The purpose of the evaluation was to determine the feasibility of using a two-gas atmosphere in the CM during ground checkout and launch. Selection of this atmosphere required the consideration of several factors directly affecting crew safety: (1)the physiological acceptability of the cabin atmosphere, (2) the capability of reducing the fire hazard, (3) the operational characteristics of the spacecraft hardware when subjected to the atmosphere, and (4)the additional crew procedures required. The crewmembers undergo a lengthy oxygen prebreathing period prior to launch, and subjecting them to even a small amount of diluent for a short time could destroy the benefits of this prebreathing period. Therefore, a 100-percent pure oxygen environment during prelaunch checkout and launch was physiologically desirable because it eliminated any potential dysbarism. The pure oxygen environment was least desirable from a
fire-hazard standpoint, since material flammability tends to be proportional to atmospheric oxygen partial pressure. Thus, from a fire-hazard viewpoint alone, pure diluent in the cabin atmosphere seemed most desirable. Of course, a pure diluent cabin atmospherewould surround the suited crewman with a nonviable atmosphere during the entire ground checkout and launch period. Even though the crew is not dependent on the cabin atmosphere during this time, it was deemed desirable to maintaina livable atmosphere to accommodate any unforeseen emergencies. These considerations dictated the requirement for an analysis of the optimum mixture of oxygen and diluent to be used in the cabin during prelaunch checkout and launch. During the trade-off study, the following requirements basic to tions were made:
1. The fire protection capability of the launch atmosphere must be enhanced by a two-gas mixture, through the use of an inert diluent.
The two-gas atmosphere considered must provide a livable cabin atmosphere.
3. If, after orbital insertion, the diluent must be removed to meet physiological requirements, crew operational procedures must be minimized.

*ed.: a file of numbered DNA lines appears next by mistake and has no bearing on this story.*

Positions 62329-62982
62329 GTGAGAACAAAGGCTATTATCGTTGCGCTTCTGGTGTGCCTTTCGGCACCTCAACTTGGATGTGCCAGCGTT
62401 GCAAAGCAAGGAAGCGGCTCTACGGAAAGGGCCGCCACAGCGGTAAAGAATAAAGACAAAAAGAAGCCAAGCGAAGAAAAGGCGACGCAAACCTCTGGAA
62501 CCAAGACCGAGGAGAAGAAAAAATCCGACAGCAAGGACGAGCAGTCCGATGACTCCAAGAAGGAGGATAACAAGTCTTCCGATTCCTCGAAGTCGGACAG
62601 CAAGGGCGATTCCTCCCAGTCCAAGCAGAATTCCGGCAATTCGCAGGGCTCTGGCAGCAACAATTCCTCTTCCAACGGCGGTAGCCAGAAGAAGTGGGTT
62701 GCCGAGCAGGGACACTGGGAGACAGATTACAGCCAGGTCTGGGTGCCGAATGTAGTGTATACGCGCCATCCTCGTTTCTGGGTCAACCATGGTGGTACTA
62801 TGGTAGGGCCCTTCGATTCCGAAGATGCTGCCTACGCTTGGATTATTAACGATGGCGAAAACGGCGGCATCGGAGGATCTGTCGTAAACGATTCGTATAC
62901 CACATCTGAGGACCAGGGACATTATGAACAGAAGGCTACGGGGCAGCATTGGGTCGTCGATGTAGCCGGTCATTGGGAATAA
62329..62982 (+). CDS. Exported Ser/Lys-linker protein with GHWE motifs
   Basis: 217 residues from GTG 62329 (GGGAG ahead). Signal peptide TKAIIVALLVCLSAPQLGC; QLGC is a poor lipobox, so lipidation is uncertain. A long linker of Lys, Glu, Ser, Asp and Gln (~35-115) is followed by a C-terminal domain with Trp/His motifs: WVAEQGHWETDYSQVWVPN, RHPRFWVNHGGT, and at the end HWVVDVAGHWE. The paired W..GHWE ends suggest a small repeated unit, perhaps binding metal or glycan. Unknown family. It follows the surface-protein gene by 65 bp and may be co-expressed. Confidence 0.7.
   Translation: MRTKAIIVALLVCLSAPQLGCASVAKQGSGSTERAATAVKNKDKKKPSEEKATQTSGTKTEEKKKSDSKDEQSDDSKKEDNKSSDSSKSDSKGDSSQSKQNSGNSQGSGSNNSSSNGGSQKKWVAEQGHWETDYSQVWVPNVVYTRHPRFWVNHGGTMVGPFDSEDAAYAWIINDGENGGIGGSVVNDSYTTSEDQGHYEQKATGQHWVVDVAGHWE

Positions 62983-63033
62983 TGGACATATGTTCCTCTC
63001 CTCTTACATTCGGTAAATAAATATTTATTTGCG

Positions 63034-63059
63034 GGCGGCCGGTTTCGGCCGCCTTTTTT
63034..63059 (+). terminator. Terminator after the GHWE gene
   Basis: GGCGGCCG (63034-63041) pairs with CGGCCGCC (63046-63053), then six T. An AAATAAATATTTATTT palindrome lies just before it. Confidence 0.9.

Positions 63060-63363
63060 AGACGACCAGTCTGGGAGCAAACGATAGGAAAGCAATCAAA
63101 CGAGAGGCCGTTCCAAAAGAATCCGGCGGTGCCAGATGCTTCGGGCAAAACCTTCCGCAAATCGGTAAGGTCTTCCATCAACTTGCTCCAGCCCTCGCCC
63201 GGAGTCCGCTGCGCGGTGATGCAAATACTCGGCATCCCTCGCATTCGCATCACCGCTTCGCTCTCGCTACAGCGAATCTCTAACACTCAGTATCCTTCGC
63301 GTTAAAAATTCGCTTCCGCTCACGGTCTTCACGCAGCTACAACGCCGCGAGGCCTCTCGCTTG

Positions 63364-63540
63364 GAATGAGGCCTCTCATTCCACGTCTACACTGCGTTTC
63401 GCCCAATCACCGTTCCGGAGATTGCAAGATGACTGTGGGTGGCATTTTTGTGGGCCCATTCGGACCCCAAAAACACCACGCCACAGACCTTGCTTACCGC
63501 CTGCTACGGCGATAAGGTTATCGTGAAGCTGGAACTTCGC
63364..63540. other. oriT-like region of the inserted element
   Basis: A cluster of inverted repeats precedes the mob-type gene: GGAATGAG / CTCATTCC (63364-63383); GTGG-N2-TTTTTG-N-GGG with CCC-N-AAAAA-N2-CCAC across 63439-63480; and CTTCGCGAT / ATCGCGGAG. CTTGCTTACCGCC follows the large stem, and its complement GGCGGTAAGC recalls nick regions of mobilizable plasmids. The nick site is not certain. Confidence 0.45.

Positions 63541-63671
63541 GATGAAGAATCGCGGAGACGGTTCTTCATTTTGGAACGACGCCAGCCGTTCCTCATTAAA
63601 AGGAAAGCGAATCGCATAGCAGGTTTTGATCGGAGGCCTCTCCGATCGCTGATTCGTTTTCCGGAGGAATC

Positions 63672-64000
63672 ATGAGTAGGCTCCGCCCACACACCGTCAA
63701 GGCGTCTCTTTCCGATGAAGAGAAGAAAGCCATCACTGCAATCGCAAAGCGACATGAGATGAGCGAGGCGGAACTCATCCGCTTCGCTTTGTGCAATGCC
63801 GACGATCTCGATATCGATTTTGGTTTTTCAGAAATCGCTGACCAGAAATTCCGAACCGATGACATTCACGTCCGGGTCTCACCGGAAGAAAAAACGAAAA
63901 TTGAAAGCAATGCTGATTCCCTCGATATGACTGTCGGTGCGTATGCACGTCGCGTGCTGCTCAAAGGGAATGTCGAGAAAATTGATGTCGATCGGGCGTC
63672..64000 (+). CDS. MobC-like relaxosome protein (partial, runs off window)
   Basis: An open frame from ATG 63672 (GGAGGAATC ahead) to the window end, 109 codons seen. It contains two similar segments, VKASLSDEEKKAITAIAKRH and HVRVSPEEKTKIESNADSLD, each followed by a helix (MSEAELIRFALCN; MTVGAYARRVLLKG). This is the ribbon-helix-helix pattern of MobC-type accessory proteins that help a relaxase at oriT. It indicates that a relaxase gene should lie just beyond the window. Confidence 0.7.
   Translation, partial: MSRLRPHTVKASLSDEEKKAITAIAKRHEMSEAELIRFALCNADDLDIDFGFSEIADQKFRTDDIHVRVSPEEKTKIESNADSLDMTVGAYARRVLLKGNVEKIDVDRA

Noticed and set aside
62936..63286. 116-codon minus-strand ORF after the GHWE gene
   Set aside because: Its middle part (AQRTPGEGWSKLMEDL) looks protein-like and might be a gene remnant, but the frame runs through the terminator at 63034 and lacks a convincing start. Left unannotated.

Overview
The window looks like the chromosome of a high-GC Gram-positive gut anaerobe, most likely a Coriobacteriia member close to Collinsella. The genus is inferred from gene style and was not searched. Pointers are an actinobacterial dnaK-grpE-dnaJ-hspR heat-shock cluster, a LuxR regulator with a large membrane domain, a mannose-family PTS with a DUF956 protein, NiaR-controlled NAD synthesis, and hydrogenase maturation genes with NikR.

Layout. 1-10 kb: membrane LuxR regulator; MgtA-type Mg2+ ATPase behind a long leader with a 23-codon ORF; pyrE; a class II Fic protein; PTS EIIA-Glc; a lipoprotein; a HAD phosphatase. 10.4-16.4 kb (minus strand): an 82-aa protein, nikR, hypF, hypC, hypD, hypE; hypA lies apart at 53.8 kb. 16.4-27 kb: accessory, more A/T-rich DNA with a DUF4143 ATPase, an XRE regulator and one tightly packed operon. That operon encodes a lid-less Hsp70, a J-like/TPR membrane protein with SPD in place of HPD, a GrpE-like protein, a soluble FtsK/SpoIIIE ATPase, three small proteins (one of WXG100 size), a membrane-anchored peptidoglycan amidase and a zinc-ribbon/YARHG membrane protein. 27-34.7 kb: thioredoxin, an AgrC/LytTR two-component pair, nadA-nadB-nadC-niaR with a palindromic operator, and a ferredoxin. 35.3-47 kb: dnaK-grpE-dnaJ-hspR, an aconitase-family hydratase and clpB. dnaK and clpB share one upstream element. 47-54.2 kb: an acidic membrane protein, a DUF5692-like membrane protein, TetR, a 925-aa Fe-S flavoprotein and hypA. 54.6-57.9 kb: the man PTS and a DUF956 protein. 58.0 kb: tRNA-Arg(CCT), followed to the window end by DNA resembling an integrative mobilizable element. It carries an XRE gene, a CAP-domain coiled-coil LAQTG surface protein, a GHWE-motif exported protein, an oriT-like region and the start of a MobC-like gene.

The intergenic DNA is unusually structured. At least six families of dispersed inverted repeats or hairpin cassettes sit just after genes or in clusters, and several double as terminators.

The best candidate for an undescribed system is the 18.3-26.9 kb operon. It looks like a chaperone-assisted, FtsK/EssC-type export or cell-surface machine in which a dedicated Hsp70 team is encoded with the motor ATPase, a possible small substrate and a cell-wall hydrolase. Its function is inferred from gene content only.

In accordance with these requirements, the atmosphere-selection study w a s conducted, using ECS hardware compatibility testing, systems performance analysis, weight trade-off studies, and materials compatibility studies. An extensive program was organized for analyzing and testing flammability characteristics components of and entire systems withina C M test vehicle. The trade-off study demonstrated that an air cabin environment would provide a viable atmosphere surrounding the crew during the relatively long prelaunch period, but in order to maintain a viable atmosphere during the entire launch phase and to avoid high purge rates during launch, an oxygen partial pressure higher than that present in air must exist i n the cabin atmosphere prior to launch. The oxygen partial pressure in the cabin could be continuously maintained through launch in a physiologically acceptable range with a 50- to 60-percent oxygen concentration. This concentration provides an atmosphere with flammability characteristics near thoseof a 6-psia pure oxygen environment.
U s e of the two-gas cabin atmosphere required certain precautions because the suit-circuit pressure upstream of the suit-compressor inlet is normally less than the cabin pressure. Suit-cir,cuit leaks in that vicinity prior to cabin diluent removal would therefore cause the diluent-rich cabin atmosphere to enter the circuit. Since the diluent is not consumed in metabolism, it would continue to build up in the suit circuit. The oxygen partial pressure in the suit circuit would correspondingly diminish, resulting in potential hypoxia of the suited crew o r in aeroembolism upon launch. A bleed rate of approximately 0.80 pound of oxygen per hour into the suit circuit through - t h e manual oxygen-metering valve and vented through the demand pressure regulator was used to provide positive suit pressure to prevent diluent buildup.
The trade-off study showed that, in view of the definition of the cabin oxygen partial pressure required to support the crew during launch and abort modes and in 15